The cattle inventory across the U.S. will continue to expand, and that will likely keep prices in moderation through 2017, according to Texas A&M AgriLife Extension Service economist Dr. Jason Johnson.
Johnson, extension economist in Stephenville, Texas, discussed cattle market trends during the recent Blackland Income Growth Conference in Waco, Texas.
“There's more cattle and cheaper prices,” Johnson said, adding that cattle prices began a rapid downward spiral leading into the fall.
“It seems like we fell off a cliff fast,” he said. “We started building back the cow herd at about a 3% clip, and then prices fell nearly 40% this year.”
Johnson said during 2015, when cattle prices hit historic highs, feedlot operators were bidding up feeder cattle to keep pens full and operations going. Feedlots operate much like hotels, attempting to keep occupancy rates high.
“When they closed the books on those pens of cattle, they were losing $300-400 a head,” he said.
As such, feedlot operators started getting more judicious on what they paid for feeder cattle in 2016. “Overall, I think the bubble has been burst. We are now back down to more historic spread levels," Johnson said. "I don't think we will see another drop quite so dramatic as inventory and price expectations have returned to levels that should permit some participants at all levels of the supply chain to be profitable.”
Johnson said there will be buildups in cattle inventory over the next two to three years.
“That doesn't mean that prices will continue to decline,” he noted. “That dislocation of what feedlots were losing has gone away.”
Feedlot placements for 2016 have been on the increase, Johnson said.
“You've got a pen of calves ready to market. Do you take them to sell right now? I can tell you a lot of folks are holding back a little bit, but that can't go on forever," he said. "There could be some spillage in the first quarter of 2017, and we could see some (more) downward prices.”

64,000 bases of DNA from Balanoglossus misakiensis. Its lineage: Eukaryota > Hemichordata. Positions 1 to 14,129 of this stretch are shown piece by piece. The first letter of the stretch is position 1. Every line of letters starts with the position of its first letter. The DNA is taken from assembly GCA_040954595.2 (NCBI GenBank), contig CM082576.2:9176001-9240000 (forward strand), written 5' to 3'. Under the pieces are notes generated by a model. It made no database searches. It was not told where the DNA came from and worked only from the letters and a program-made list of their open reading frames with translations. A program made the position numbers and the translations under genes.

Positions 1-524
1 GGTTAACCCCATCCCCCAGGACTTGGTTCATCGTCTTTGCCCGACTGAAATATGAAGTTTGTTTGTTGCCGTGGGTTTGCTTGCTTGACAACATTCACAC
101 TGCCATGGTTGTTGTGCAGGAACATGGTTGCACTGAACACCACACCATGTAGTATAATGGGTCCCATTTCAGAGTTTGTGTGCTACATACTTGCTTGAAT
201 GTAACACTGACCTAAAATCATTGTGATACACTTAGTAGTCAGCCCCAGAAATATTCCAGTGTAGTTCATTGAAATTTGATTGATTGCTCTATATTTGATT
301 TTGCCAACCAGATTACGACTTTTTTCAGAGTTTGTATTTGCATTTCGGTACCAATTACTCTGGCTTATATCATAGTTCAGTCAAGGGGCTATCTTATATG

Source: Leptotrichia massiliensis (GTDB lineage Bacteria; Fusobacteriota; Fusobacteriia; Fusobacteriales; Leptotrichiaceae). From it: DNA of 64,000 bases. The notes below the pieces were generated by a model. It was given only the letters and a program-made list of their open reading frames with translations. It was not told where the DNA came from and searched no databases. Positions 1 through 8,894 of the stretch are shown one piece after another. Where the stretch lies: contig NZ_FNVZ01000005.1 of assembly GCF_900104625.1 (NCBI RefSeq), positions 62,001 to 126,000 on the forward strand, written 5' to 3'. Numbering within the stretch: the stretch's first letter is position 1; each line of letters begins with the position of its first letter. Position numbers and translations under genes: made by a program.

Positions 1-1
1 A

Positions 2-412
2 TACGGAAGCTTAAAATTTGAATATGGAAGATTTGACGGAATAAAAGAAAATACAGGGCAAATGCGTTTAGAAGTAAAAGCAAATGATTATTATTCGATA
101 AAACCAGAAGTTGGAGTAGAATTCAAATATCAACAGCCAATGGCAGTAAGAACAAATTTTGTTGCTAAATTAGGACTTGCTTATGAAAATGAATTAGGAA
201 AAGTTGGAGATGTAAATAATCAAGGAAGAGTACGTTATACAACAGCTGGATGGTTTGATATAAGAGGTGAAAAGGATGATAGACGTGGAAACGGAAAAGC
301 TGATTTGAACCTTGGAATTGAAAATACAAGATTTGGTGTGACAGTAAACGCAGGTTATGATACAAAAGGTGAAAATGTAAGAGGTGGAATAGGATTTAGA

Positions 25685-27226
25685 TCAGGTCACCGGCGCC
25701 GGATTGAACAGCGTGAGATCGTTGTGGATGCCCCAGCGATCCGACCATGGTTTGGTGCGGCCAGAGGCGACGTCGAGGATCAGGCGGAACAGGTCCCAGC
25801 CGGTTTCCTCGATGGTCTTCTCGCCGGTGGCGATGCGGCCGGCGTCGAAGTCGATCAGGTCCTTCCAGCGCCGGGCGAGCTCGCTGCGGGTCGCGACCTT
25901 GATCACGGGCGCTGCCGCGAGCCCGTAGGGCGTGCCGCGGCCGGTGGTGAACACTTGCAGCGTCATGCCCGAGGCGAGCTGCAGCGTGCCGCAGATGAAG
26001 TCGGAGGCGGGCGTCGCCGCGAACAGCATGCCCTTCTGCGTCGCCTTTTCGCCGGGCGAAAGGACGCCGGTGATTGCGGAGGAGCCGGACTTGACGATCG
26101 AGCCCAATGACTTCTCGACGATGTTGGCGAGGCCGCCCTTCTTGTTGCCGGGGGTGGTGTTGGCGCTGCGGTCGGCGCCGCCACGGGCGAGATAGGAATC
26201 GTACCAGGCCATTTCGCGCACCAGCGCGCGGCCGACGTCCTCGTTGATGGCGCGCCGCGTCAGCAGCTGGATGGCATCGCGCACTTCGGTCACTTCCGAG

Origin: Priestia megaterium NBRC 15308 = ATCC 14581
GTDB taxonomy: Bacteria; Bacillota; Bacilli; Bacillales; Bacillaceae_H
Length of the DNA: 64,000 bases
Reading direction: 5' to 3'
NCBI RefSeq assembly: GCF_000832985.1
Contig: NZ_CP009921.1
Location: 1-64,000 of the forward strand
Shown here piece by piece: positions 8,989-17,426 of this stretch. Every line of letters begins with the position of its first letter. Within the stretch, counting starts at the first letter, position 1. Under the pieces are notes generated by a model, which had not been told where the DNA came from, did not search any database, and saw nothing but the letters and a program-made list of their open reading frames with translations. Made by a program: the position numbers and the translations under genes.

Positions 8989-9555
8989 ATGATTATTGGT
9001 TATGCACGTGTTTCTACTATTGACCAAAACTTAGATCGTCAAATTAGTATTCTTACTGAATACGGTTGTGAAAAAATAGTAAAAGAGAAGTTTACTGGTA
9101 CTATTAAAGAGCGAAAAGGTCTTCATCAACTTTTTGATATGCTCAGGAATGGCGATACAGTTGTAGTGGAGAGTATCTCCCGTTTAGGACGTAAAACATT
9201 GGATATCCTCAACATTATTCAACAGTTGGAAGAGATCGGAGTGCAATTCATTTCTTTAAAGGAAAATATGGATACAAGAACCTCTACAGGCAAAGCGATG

Production of other protein meats such as broilers and pork also has increased.
“Broiler production is at all-time highs. There's a lot of protein on the market right now — as much as there has ever been. We also have a lot of beef,” he said.
Johnson noted that some export trade opportunities will help market the excess beef. Japan, Canada, Mexico and South Korea are the U.S.'s current top export markets. With a new presidential administration, there could be further trade opportunities for beef.
Texas AgriLife Extension livestock economists project that steer prices for 500-600 lb. feeders in 2017 will be $127-132/cwt. in the first quarter, $131-138/cwt. in the second quarter, $127-132/cwt. in the third quarter and $122-132/cwt. in the fourth quarter.
“We're seeing slow and steady work down as prices slide,” Johnson said. “That's attributed to the inventory build we expect to continue to see in 2017 and beyond. With lower prices, the impetus will be on the cow/calf producer to continue exploring ways to become more efficient in their operations.”
The December fed cattle future market rallied this week after a long holiday weekend. Nearby contracts closed higher Tuesday at $114.95/cwt. and posted gains through Thursday's close of $118.70/cwt.
January feeder cattle futures were mostly higher as well. Nearby contracts closed lower Tuesday at $129.95/cwt. but finished higher Thursday at $131.925/cwt.
For the beef cutouts this week, Choice and Select were higher at $203.47/cwt. and $193.89/cwt., respectively.
December lean hog futures were mixed. Nearby contracts closed higher Monday at $64.75/cwt. but closed lower Thursday at $64.65/cwt.
Pork cutout values were lower this week. The wholesale pork cutout was lower at $81.08/cwt. Loins and hams were lower at $77.85/cwt. and $72.05/cwt., respectively. Bellies were also lower at $114.84/cwt.
Hogs delivered to the western Corn Belt were lower this week, closing at $51.77/cwt. on Thursday.
The U.S. Department of Agriculture reported the Eastern Region whole broiler/fryer weighted average price at 82.91 cents/lb. on Dec. 23.
According to USDA, egg prices have been steady, with a lower to mostly lower undertone. Offerings have been light in the Southeast and moderate to heavy elsewhere. Supplies and demand both have been light to moderate.
Large eggs delivered to the Northeast were unchanged at $1.26-1.30/doz. Prices in the Southeast and Midwest were higher at $1.41-1.44 cents/doz. and $1.30-1.33/doz., respectively. Large eggs delivered to California were unchanged at $1.83/doz.
For turkeys, USDA said the market was steady to weak, with light to moderate offerings. Demand has been light. Prices were lower, at $1.00-1.04/lb. for hens and $1.00-1.05/lb. for toms.